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Race equality in GP training

8 October 2021

In the first HEE blog to mark Black History Month 2021, Primary Care Dean in Yorkshire and the Humber, Professor Dominic Patterson, considers Race Equality in GP training

In September 2021 I was proud to welcome over 350 people from across the UK to HEE’s first conference dedicated to exploring anti-racism in GP training: the power of allyship: advancing antiracism in GP training. Throughout this ground-breaking day, delegates heard people’s lived experiences, came to understand white fragility, and explored the actions we can collectively take to make a difference.

During the conference we featured Yorkshire and the Humber’s pioneering programme of Race Equity in GP training which has been running since June 2020 and emerged following the death of George Floyd, the prominence of the Black Lives Matter movement, and recognition of the differential outcomes for patients from Black and minority ethnic backgrounds throughout the Covid-19 pandemic. This programme has considered the pre-existing health and social inequalities experienced by ethnic minority communities, as well as the inequalities of experience and outcomes experienced by staff and trainees across the NHS.

The race equality in general practice programme has taken into account some worrying facts:

Racism in medicine

  • Black women are five times more likely to die in childbirth than white women
  • Ethnic minority doctors are more likely to face referral to the GMC, more likely to have their cases investigated, and face harsher sanctions after an investigation
  • Ethnic minorities are under-represented in research
  • Workforce and training surveys continue to report staff experiencing racist abuse

Racism in medical education

  • In 2016 94 per cent of white GP trainees who were educated in the UK passed the CSA compared to 80 per cent of those from an ethnic minority background
  • Black, asian and minority ethnic UK graduates are nearly four times more likely to fail the main GP training examination at their first attempt
  • In 2017 the pass rate in postgraduate examinations was 75 per cent among white students and 63 per cent among UK ethnic minority students.

Like many of my colleagues from all backgrounds, the events of 2020 lit a spark in me around anti-racism. Learning about the differential experiences and outcomes for patients and staff across the NHS from ethnic minority backgrounds prompted me to go on my own journey of learning about racism and to really start to think its impact on education and training and what role I play. For too long, I had felt it was enough to say that I wasn’t racist, or that GP training wasn’t racist. I learned that the opposite of racist isn’t not racist, it is anti-racist. In other words, we must be active not passive, and do everything that we can to tackle this problem.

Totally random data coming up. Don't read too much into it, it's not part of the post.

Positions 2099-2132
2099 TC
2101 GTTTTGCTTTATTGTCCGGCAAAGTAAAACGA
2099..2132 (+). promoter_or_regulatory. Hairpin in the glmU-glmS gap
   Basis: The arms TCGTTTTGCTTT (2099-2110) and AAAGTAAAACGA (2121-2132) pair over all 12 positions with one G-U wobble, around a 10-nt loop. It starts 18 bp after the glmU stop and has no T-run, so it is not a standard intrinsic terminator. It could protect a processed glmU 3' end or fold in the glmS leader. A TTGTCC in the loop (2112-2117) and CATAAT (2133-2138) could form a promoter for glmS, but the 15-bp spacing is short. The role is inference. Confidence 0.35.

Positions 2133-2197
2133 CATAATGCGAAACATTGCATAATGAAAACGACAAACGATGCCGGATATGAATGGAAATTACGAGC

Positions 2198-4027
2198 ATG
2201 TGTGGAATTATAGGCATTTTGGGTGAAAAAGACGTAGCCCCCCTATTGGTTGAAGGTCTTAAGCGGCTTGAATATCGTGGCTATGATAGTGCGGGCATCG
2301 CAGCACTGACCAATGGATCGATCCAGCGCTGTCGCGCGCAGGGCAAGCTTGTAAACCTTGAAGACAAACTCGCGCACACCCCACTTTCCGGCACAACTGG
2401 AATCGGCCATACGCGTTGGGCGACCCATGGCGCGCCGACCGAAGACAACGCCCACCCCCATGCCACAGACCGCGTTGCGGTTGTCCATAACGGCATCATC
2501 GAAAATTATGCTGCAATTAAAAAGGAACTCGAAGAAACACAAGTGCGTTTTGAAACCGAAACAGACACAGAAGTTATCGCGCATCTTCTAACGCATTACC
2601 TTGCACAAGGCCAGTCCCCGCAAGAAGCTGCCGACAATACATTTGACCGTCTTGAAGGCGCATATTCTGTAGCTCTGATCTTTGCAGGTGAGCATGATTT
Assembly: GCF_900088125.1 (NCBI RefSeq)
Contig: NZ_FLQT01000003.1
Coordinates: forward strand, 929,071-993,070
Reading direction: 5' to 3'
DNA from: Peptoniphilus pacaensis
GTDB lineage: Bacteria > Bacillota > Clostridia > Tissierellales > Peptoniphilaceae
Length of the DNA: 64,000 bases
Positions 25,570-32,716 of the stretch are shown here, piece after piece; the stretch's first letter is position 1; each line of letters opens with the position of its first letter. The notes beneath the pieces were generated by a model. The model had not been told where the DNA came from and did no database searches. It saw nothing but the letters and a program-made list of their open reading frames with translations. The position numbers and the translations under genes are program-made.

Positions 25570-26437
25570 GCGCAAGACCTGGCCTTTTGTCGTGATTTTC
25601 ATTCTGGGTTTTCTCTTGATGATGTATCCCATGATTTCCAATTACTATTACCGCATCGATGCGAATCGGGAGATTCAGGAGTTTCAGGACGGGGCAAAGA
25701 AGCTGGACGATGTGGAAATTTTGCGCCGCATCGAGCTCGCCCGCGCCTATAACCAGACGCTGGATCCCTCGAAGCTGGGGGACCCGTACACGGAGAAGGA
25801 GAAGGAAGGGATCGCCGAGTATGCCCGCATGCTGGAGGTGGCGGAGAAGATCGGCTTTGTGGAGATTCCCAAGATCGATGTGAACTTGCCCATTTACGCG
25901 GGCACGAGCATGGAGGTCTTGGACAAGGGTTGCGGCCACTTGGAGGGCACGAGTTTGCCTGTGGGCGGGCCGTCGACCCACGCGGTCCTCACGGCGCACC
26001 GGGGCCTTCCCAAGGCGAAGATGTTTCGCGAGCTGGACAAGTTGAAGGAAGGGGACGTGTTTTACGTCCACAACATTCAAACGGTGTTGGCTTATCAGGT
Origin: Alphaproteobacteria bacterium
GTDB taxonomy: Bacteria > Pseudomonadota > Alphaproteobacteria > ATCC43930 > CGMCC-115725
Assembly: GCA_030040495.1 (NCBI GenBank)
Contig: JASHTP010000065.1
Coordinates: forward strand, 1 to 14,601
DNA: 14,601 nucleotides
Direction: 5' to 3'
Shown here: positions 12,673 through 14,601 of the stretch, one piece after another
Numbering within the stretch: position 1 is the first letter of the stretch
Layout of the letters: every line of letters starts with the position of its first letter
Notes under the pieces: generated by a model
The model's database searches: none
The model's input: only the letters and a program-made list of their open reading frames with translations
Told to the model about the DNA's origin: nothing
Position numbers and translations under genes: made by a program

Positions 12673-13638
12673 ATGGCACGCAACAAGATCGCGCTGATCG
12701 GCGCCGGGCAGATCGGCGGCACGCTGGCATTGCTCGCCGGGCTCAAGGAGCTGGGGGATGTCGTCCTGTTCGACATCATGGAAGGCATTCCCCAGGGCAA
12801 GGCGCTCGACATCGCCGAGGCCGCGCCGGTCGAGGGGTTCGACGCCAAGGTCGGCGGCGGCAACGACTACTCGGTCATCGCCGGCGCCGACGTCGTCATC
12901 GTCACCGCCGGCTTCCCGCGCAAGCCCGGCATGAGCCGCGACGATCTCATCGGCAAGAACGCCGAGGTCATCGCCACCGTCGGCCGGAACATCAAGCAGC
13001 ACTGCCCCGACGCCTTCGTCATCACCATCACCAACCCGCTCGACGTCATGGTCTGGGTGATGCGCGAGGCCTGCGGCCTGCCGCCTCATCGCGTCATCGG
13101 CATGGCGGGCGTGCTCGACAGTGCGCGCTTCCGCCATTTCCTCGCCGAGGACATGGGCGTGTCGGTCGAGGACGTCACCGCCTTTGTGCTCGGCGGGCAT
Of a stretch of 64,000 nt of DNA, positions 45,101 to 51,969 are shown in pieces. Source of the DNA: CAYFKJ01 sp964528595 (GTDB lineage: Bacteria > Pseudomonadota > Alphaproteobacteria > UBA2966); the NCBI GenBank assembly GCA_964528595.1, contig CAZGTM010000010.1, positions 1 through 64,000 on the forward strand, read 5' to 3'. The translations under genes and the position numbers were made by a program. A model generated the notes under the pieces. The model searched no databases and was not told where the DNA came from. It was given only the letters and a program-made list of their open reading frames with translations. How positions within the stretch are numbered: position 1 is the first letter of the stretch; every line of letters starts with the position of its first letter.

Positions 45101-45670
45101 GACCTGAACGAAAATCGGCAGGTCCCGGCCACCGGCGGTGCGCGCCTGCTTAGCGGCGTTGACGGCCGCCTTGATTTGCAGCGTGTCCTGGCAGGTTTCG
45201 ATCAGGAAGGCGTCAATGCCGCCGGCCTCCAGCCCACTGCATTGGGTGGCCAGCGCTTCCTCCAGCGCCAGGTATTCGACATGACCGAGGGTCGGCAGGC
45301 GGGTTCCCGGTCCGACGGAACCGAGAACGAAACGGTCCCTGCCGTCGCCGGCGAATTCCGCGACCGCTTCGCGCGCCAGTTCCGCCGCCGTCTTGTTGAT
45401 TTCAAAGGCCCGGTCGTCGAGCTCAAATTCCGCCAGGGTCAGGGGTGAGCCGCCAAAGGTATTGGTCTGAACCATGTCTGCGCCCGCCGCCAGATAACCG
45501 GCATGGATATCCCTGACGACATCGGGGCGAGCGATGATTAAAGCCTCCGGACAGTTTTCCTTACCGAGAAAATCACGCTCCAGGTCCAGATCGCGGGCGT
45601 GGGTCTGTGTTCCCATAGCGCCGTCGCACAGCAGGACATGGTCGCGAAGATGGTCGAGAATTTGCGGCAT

We have a wonderful, diverse training community in Yorkshire and the Humber. So, when I gave my speech to our GP trainee conference in July 2020, I accepted acknowledged and apologised for the current situation and committed to take individual and organisational action to address it. The reverse mentoring offered to me this year by my international graduate GP trainee opened my eyes to the disadvantage many of our trainees experience and this spurred me on.

One of the main actions has been to establish an affinity group which has co-created an action plan to move GP training towards being truly anti-racist. Affinity groups bring together people with a common purpose, are organised in a non-hierarchical autonomous way and offer everyone an equal voice and responsibility. Working with this group has been a highlight of my career.

One of our actions was to deliver mandatory training for all our GP trainers which aimed to:

  • Develop participants’ knowledge and understanding about race and racism
  • Support participants’ identification of their own starting points with respect to race and racism
  • Support participants to identify actions to establish more inclusive processes to GP training with respect to race
  • Develop participants’ understanding of whiteness and how it manifests itself
  • Support participants to identify actions to address race inequality and racism in postgraduate medical education
  • Content included: terminology; statistics; history of race in the UK; theories around racism, critical race theory and whiteness; white fragility; actions to change things; case studies; Q&A

There is limited evidence of the effectiveness of such interventions in isolation, so we are now continuing our learning in small group settings that allow for case discussion and the sharing of lived experience.

As an organisation we must keep striving to make our education and training anti-racist. This will benefit our own staff, the wider NHS workforce in primary care and beyond, and the diverse communities that we serve.





Posted by Professor Dominic Patterson, Primary Care Dean in Yorkshire and the Humber,